While the Communist party has refrained from carrying out a complete reappraisal of Mao’s rule, which claimed millions of victims in a series of murderous campaigns, he is no longer held up as its principal idol and criticism of him is widespread.

For more than a decade, China’s leaders have faced censure from the left as market reforms have seen the country’s income gap widen, corruption soar and peasants fall far behind urban residents in access to social security.

When they came to power 10 years ago, Hu Jintao, president, and Wen Jiabao, premier, appeared to respond to concerns by introducing health-care reform plans and tax cuts. But leftwing critics say those efforts have stalled.

“In their first [five-year] term, Hu and Wen still achieved some things. But in their second term, many reforms couldn’t be continued so they stopped again,” says Wang Hui, a professor at Tsinghua University whom many see as the academic leader of China’s “new left.” “As a result, both the left and the right are dissatisfied. In such a situation . . . a radicalisation of the left is unavoidable.”

In 2008, a group of Maoists founded the Chinese Communist party Maoism, which branded the ruling Communist party “revisionist traitors.” A year later their leaders were arrested and sentenced to 10 years in prison.

Many on the left saw a leader in Bo Xilai, the charismatic politician who took over as Communist party secretary of Chongqing in 2005. After Bo launched policies that resonated with leftist ideals, including a low-income housing programme and a campaign that sought to revive Maoist traditions such as singing “red” songs and sending cadres to learn from peasants, they rallied around him – only to see him purged in March this year.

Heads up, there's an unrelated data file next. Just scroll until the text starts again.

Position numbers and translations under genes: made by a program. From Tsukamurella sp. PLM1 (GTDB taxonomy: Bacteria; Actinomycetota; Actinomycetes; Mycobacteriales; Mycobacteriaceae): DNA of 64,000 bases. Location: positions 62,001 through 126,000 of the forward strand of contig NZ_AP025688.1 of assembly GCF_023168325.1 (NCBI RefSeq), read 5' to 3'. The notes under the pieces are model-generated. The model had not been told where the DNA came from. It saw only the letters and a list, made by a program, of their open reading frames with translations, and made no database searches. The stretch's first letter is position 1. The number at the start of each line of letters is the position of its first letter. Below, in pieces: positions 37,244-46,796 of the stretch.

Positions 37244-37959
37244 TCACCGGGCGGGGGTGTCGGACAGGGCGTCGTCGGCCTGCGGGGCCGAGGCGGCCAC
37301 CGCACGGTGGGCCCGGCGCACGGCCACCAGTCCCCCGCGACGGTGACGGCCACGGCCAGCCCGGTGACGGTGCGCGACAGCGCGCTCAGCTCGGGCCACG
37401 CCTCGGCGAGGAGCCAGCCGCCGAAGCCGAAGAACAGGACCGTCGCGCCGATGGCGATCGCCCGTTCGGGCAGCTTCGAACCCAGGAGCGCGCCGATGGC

The removal of Bo has left the Maoist camp disenfranchised and angry, and fed rumors over the past week that allies of Bo might have attacked Xi Jinping, China’s president in waiting who has disappeared from public view.

“Bo Xilai led a political struggle in the party, but the centre has hit back with a political counter-struggle against him,” says Fan Jinggang, manager of Utopia, a leftwing bookstore in Beijing, which organised the Shaoshan trip. After the purge of Bo, the government closed its Web site, which was one of the main platforms for China’s left.

On last week’s trip, Mao’s followers took refuge in nostalgia. “Back then, when we were red guards, we would spend our days like this, roaming the country and singing,” enthuses Qiu Shike, one of the Maoist camp’s main theoreticians, still breathless from trumpeting a red song on the tour bus. On the drive from the provincial capital Changsha to Shaoshan, he and his friends repeatedly broke into song with renditions of “The red army longs for Mao Zedong.”